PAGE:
Fundamentals lacking in the Sox front office
The Red Sox organization serves as an excellent example of all the things not to do
It’s amazing what a microcosm professional sports is of the general business world. It would be easy to dismiss sports as grown men playing a boys’ game. But professional sports are a big boy’s entertainment business. And the interesting aspect of sports is that, unlike in the general business community, the cause and effect of fundamental business decisions is often immediately manifest.
At the risk of prolonging the agony of a miserable season, the Red Sox organization serves as an excellent example of all the things not to do. So much so that I’m not sure where to start.
So I’ll kick off with the theme of a previous column: hiring expensive talent from the outside rather than promoting from within. This year, a big part of the Sox’s problem stemmed from “bad hires.” The worst were Carl Crawford and John Lackey, who contributed virtually nothing. Josh Beckett was an expensive asset turned liability. And Adrian Gonzales put up decent numbers, but his hiring was tantamount to bringing in McKinsey & Company for input on a cafeteria menu. The recommendations might be appropriate, but the impact to the core business would be non-existent.
Fortunately for the Red Sox, they were able to purge these high-priced non-performers in a record-breaking salary dump. Now it will be the Los Angeles Dodgers who hope that a change of scenery can enhance the productivity of this expensive talent. Good luck with that.
But the Red Sox woes don’t end with poor personnel decisions. In fact, it’s arguably a minor problem. Of greater importance is the front office. In addition to failing to be honest with their customers, there is a laundry list of fundamental management rules senior management broke including failure to empower their management team, failure to accept accountability, and failure to respect the chain of command.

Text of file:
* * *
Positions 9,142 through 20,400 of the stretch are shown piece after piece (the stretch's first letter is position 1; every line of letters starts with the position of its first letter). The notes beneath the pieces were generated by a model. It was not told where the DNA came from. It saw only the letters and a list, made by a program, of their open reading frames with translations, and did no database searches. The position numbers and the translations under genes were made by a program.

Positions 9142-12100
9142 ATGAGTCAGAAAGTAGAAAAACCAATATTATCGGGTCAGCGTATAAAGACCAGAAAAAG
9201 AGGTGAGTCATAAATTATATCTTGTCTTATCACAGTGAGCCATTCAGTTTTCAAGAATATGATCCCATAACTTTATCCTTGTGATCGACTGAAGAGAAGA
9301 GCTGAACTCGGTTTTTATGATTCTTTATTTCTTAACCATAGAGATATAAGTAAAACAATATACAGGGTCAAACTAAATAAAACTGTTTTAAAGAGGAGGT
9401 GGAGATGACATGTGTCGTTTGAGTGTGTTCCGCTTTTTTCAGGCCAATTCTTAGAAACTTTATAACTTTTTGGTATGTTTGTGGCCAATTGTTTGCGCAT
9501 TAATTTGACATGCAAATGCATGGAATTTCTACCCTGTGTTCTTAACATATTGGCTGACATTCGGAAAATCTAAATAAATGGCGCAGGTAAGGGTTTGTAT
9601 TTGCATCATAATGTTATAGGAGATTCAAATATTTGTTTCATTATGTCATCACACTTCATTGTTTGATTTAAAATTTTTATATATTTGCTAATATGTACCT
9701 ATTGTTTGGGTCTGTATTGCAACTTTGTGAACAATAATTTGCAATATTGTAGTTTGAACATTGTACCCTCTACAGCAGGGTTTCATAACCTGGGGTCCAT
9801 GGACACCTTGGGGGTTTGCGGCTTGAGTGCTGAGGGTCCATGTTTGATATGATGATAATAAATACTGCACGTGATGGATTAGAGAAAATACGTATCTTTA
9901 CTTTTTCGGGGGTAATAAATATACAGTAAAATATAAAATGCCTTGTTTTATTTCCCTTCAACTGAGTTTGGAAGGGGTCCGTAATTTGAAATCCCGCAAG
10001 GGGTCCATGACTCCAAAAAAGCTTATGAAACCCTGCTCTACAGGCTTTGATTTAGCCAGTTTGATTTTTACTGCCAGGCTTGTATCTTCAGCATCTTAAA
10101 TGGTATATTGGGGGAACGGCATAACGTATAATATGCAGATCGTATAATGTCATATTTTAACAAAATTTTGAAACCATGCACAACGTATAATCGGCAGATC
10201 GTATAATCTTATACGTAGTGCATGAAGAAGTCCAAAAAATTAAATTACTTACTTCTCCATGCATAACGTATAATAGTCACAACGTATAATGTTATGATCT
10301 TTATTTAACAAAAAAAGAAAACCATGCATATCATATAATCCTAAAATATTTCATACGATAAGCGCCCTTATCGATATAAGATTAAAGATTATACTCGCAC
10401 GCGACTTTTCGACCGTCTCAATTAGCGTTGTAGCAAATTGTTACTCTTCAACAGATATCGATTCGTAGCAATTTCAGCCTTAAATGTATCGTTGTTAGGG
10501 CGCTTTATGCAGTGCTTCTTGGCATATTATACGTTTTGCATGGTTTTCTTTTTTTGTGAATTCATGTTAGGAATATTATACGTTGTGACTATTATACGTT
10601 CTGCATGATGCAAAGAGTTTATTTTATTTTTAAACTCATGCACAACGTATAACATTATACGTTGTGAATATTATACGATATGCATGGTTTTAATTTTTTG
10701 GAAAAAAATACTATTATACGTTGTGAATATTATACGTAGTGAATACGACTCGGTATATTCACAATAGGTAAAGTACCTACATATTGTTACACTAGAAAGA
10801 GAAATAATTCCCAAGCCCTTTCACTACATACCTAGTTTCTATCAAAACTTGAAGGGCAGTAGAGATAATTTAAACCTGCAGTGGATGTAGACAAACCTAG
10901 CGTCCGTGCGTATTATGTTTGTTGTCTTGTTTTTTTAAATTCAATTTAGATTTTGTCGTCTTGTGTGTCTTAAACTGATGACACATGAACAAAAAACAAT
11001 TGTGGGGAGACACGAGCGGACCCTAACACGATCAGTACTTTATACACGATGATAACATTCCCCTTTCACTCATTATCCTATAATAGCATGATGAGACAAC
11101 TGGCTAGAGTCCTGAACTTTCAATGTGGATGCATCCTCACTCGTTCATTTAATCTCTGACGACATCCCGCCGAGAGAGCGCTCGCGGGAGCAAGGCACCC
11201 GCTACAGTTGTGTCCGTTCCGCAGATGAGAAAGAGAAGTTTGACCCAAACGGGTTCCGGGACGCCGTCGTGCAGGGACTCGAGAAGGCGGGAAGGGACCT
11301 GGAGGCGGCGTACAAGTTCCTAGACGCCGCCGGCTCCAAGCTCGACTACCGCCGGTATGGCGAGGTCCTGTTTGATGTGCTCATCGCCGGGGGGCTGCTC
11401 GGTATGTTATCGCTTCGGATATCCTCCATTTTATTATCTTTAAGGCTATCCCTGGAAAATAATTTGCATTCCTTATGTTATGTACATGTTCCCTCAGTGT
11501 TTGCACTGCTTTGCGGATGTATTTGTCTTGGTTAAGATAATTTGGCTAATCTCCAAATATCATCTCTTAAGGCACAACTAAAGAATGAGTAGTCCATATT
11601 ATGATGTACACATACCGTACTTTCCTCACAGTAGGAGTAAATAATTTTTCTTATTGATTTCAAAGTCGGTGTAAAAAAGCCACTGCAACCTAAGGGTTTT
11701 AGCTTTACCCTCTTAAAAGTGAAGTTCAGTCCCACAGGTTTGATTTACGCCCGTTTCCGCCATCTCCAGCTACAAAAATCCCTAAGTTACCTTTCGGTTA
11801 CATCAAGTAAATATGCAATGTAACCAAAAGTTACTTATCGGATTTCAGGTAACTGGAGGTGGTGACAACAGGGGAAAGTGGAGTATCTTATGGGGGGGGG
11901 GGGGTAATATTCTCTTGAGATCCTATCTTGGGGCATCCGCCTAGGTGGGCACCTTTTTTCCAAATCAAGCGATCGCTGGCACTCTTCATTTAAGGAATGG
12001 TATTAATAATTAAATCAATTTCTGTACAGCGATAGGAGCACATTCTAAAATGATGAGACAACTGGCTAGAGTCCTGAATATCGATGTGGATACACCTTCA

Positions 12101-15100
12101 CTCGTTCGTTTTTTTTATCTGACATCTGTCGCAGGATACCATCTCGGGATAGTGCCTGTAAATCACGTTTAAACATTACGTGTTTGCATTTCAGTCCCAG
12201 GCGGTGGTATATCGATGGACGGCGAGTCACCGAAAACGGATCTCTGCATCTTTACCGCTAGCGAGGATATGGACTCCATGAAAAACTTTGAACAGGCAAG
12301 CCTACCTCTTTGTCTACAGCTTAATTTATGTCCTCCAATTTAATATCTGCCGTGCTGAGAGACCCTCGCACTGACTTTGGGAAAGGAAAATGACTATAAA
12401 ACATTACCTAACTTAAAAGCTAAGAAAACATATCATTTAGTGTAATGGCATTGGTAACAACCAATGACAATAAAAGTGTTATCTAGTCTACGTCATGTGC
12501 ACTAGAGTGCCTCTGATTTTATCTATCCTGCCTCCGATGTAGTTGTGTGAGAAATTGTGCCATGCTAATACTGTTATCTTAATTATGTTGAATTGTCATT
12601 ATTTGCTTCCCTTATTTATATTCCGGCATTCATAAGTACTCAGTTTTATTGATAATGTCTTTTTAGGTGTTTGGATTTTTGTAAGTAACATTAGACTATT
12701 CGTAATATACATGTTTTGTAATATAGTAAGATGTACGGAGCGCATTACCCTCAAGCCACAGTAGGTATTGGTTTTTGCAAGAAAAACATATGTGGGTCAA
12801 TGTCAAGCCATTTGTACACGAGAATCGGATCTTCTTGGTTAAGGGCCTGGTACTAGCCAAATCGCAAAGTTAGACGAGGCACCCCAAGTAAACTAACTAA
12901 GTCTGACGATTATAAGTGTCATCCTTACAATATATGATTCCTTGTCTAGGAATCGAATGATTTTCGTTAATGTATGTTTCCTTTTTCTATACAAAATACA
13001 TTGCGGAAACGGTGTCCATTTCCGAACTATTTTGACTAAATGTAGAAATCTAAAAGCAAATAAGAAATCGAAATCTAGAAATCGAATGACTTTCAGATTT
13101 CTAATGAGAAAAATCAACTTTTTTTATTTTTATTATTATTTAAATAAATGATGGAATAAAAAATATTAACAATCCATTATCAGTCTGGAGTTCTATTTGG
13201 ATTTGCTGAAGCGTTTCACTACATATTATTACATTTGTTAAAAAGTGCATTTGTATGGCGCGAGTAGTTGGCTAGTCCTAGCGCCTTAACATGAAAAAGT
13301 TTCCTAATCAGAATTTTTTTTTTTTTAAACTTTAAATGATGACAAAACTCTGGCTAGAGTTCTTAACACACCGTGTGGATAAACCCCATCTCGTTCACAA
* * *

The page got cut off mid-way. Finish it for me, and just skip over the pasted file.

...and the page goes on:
The entire list is illustrated in a single event — the firing of manager Bobby Valentine:
• Failure to empower: Valentine was hired not because the person chartered to hire the position — general manager Ben Cherington — wanted him, but because the big boss – Larry Lucchino — wanted him.
Fine. That’s the privilege of being CEO, but when you hire someone for such an important position as general manager, you should respect his opinion and judgment. Not doing so can affect morale, sends a bad message throughout the organization, and makes it difficult to recruit qualified people.
• Failure to accept accountability: In jettisoning the organization of an obvious bad hire, Lucchino deflected responsibility for his poor decision. Sure he admitted he feels “some responsibility for the selection of Bobby,” but that’s PR spin. He should — he’s the organization’s CEO.
By not accepting full responsibility, Lucchino threw his subordinate and owner John Henry under the bus in the process. The pertinent question is: Who wanted Valentine? The answer is not Cherington nor Henry, but Lucchino.
Perhaps Henry doesn’t care and Cherington is in no position to object, but this type of conduct may be even worse for an organization’s psyche than not empowering people.
• Failure to respect the chain of command: On numerous occasions during Valentine’s tenure, the players (employees) publicly undermined his authority and privately bypassed him to complain to higher-ups. In other words, the inmates were running the asylum.
But ultimately, the most egregious mistake the organization made isn’t even on my list. A bad management hire and insufficient player talent are merely symptoms of a larger problem: a bad corporate culture.
More on that next column.
Tony Paradiso of Wilton is an author, professor, entrepreneur, radio and TV commentator. His website is tonyparadiso.com.